I decided to turn to the University for help. Initially, they seemed supportive and promised academic assistance and free medical treatment. Filing a Title IX complaint, which protects a victim’s rights to a safe academic environment, was optional, and not necessary to get support. However, I was afraid of my offender and requested an investigation because my fear of running into him affected my class attendance and ability to complete assignments.

I struggled through the rest of the semester. I was promised both academic support and a safe learning environment but received neither. I didn’t feel safe and felt misunderstood by the college administration that I had turned to for help. The college conducted a haphazard investigation, which decided my offender was not at fault, even though I had a hospital exam with pictures of injuries and he admitted to giving me alcohol and having sex.

I learned that individual student interests might not be the first priority of a school. I also learned to be cautious when deciding to use support services on campus. It is important to consider finding independent, legal counsel or reaching out to a free support organization such as One Love or Take Back the Night for guidance and support. Hiring a lawyer is something I did not think I needed to do at the time, but later, I regretted not finding one to help with the investigation process and to ensure my rights.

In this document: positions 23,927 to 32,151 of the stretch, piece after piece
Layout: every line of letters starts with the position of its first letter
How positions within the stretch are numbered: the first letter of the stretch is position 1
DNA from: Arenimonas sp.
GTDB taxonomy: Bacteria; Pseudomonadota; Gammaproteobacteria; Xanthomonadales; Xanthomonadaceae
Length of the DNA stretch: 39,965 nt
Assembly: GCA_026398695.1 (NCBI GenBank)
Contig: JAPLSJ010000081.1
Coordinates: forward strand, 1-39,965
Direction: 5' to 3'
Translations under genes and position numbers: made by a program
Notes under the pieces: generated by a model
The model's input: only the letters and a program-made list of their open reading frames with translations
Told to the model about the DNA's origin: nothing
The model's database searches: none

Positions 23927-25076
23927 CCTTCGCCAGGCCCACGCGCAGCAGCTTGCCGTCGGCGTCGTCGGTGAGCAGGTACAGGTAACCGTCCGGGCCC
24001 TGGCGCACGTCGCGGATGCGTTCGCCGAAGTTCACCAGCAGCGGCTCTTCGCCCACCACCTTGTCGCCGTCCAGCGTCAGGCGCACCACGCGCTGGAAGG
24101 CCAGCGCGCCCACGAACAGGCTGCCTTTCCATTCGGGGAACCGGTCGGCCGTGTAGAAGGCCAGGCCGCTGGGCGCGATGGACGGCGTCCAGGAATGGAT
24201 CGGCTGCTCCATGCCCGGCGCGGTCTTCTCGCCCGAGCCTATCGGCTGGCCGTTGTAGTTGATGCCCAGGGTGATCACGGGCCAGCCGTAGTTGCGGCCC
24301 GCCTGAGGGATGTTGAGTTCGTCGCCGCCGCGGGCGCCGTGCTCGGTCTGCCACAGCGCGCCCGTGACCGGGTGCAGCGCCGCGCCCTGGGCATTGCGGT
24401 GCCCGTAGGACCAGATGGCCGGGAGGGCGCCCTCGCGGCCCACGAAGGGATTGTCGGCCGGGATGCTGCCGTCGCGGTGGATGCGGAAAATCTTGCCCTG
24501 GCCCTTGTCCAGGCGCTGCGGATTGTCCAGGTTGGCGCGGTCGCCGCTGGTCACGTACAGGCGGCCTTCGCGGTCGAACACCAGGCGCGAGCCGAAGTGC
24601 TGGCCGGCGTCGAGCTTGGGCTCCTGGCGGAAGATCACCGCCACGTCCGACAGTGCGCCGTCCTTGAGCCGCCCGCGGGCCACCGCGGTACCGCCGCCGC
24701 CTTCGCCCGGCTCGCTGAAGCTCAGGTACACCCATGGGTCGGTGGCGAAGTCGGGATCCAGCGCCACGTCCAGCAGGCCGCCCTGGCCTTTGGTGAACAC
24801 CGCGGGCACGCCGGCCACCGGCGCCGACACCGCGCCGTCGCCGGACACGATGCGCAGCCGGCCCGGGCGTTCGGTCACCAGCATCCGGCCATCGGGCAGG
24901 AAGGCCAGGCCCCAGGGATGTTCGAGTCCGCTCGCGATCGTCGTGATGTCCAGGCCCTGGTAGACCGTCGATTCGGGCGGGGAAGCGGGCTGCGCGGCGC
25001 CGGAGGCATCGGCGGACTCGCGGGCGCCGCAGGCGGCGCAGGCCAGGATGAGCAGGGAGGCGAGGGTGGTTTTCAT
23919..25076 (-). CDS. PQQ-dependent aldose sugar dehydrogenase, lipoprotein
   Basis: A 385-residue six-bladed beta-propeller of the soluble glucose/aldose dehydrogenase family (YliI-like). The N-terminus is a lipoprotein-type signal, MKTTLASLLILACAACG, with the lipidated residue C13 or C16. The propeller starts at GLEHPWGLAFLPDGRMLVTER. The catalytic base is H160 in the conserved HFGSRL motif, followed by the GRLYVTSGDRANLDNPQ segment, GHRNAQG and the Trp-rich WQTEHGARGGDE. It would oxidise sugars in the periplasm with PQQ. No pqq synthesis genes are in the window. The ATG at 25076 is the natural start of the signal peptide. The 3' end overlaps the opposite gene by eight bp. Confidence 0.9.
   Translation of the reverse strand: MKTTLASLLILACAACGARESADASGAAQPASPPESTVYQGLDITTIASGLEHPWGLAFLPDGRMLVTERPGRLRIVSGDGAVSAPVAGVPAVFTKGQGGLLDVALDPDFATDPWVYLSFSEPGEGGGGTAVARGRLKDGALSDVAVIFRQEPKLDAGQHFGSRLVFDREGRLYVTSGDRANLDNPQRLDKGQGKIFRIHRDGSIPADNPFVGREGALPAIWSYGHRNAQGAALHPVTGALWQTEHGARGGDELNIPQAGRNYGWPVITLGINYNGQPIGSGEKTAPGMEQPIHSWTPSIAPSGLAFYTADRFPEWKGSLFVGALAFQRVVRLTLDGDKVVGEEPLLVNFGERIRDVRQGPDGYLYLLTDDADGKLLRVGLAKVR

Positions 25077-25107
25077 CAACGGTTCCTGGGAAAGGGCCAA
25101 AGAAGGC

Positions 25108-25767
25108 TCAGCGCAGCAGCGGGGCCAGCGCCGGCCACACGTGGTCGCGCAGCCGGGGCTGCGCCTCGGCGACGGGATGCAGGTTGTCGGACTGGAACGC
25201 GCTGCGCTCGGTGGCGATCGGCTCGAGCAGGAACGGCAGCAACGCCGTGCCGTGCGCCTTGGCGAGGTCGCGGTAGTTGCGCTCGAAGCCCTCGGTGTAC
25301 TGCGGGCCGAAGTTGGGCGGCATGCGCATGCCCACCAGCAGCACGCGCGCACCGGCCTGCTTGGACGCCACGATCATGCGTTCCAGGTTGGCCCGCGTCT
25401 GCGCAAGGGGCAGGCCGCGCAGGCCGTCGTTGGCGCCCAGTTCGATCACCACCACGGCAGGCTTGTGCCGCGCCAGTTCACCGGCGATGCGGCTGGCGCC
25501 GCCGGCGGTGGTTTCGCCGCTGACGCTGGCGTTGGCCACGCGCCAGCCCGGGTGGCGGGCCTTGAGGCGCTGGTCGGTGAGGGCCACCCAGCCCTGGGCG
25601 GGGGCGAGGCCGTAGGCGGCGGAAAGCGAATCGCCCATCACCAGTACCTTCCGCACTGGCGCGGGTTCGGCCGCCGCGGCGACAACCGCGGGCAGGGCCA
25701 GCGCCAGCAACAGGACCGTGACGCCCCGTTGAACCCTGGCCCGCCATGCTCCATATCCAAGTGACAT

Once I did consult with an attorney, it was recommended that I have my hair tested for drugs. The hair test came back positive for a Benzodiazepine, which I never took voluntarily. Many drugs leave the body quickly and do not show up on minimal screenings in hospital rape exams.

Two years later, I look back on my nightmare. I realize that I survived a difficult time because I learned to ask for help. My friends and family supported me when justice failed. I left the University and returned home to heal. I have started taking classes again at a school nearby. I found counseling and began educating students and supporting other sexual assault victims as part of my healing.

The best advice I could give to anyone struggling with sexual assault or any traumatic experience is to persevere and know that things will eventually get better. Healing can take a long time, but finding people who embrace and support you through your struggles can help you get through it.